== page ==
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President Trump’s trip to Asia continues through the weekend as he addresses trade and economic links with world powerhouses such as China, even as Republicans back in the United States debate the tax cut measure working its way through the Senate.

With the commander-in-chief busy touring the Asian continent, Vice President Mike Pence stepped in Saturday to commemorate Veterans Day at Arlington National Cemetery with a speech that ended on a remarkably personal note.

Pence — dressed in a black suit, white shirt and a striped red tie — began his remarks just before noon to a crowd of veterans and their supporters on an unseasonably cold November morning by expressing President Trump's greetings.

"Our president is halfway around the world, but I know his heart is here," Pence told the crowd.

As the Senate Judiciary Committee advanced five Trump administration nominees for lifetime positions as federal judges on Thursday, special attention was paid to one of them: 36-year-old Brett Talley.

Talley's résumé, which features a J.D. from Harvard but limited experience as a practicing attorney, raised eyebrows and dissent from the committee's Democrats.

"It seems to me that when you get to the bench of a federal trial court, it would be helpful to have tried a case before," said Sen. Dianne Feinstein, D-Calif., the committee's ranking member.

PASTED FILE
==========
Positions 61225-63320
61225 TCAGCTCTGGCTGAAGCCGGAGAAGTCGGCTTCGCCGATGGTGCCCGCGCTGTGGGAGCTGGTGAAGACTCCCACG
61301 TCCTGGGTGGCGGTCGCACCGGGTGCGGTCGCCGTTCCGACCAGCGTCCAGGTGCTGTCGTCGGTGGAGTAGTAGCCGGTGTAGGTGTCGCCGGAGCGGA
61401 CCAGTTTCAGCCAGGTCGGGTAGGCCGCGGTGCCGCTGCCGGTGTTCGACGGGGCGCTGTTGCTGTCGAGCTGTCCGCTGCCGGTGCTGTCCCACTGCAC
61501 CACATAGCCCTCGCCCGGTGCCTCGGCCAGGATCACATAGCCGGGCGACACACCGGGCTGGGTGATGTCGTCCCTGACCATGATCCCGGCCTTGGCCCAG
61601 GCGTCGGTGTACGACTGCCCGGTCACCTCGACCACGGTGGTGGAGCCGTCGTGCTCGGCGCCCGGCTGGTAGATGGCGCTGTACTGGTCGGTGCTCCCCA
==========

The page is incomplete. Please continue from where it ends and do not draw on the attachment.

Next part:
Gennady Gudkov, a retired KGB colonel, peered at me across his dark, vaulted office in an old Moscow manor house.

"I'm going to tell you something that I've never told anyone before," he said. "About 10 years ago, Russia had the opportunity to seriously influence election results in France."

Updated on Sunday at 12:25 a.m. ET

President Trump told the White House press corps Saturday that he had had several brief conversations with Russian President Vladimir Putin on the sidelines of an Asia Pacific summit the two men were attending in Vietnam. During those conversations, Putin once again denied any interference in last year's election, Trump said. And, the president said, he believed that Putin believed there was no interference.

A retired government employee reported for jury duty this week. He seemed conspicuously qualified: editor of the Harvard Law Review, University of Chicago professor, even a Nobel Prize winner.

But Barack Obama was dismissed from jury duty, with the thanks of the Cook County Circuit Court. He'll be sent a check for $17.20 for his time, which a spokeswoman says he will return.

That might make Obama the first Chicago politician to ever return money.

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Looking At The House And Senate Tax Plans

Nov 11, 2017

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Alabamians React To Roy Moore Allegations

Nov 11, 2017

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Praying In Response To Mass Shootings

Nov 11, 2017

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The White House says it is playing ball with Justice Department special counsel Robert Mueller, but some administration supporters in Congress want him out of a job.

A small number of House and Senate Republicans are at work building a storyline about Mueller that would oblige him to at least give up his role in the Russia imbroglio and, at most, become subject to investigation himself.

When Republicans began assembling their tax overhaul proposals they were aiming to make them revenue neutral; the tax cuts could not lead to increased deficits. Holding the line on deficits has long been the goal of Republican deficit hawks.

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